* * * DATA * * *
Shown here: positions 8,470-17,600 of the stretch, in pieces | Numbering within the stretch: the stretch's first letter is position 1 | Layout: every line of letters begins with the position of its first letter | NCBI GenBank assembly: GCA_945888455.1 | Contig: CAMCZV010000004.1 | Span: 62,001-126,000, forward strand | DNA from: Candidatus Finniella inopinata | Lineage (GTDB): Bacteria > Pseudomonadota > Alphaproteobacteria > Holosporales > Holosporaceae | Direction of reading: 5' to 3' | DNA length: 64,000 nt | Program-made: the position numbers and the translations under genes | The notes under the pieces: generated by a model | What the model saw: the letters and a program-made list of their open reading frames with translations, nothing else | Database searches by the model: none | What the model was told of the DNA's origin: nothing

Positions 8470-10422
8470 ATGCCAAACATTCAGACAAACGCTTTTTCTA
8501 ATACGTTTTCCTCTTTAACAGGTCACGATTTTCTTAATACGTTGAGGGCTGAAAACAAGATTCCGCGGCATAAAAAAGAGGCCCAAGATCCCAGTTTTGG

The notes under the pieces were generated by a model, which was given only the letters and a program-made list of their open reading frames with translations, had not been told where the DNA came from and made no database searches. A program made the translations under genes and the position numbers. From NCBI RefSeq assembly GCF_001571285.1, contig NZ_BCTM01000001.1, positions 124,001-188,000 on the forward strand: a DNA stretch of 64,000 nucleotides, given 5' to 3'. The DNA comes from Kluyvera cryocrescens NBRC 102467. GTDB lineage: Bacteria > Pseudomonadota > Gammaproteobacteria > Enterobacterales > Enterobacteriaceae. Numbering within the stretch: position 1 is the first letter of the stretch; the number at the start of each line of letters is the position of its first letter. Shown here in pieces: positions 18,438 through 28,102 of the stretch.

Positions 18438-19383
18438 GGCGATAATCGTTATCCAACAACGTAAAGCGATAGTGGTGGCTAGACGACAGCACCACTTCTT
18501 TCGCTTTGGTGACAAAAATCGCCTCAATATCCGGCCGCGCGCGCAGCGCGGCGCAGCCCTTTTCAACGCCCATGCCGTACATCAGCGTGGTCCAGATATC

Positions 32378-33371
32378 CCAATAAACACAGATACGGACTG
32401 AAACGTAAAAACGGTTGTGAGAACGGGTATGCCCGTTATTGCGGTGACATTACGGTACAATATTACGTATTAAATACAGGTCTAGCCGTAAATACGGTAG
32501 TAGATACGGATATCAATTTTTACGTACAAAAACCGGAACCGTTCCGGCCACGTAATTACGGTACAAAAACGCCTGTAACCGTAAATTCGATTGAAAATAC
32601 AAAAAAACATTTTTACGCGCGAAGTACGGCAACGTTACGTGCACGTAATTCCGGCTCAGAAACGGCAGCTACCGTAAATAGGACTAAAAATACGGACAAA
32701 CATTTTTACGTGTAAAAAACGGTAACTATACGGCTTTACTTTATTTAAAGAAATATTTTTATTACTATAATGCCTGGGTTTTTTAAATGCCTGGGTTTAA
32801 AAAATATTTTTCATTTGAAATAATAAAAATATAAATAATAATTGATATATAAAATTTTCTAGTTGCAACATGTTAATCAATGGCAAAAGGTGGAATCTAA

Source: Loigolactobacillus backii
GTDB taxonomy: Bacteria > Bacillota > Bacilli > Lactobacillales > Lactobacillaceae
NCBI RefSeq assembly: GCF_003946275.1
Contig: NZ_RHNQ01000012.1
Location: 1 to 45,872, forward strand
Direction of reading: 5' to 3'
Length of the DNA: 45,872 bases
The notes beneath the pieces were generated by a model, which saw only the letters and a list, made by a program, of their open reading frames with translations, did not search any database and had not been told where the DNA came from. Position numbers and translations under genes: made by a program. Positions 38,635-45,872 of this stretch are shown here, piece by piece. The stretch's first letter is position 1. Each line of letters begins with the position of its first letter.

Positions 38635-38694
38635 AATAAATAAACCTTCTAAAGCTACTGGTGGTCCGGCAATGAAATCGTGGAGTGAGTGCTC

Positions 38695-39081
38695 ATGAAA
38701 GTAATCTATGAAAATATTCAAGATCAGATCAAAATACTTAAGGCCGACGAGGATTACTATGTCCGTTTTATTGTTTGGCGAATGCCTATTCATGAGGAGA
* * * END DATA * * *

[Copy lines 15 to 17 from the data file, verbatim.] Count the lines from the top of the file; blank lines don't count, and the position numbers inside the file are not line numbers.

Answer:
32801 AAAATATTTTTCATTTGAAATAATAAAAATATAAATAATAATTGATATATAAAATTTTCTAGTTGCAACATGTTAATCAATGGCAAAAGGTGGAATCTAA

Source: Loigolactobacillus backii
GTDB taxonomy: Bacteria > Bacillota > Bacilli > Lactobacillales > Lactobacillaceae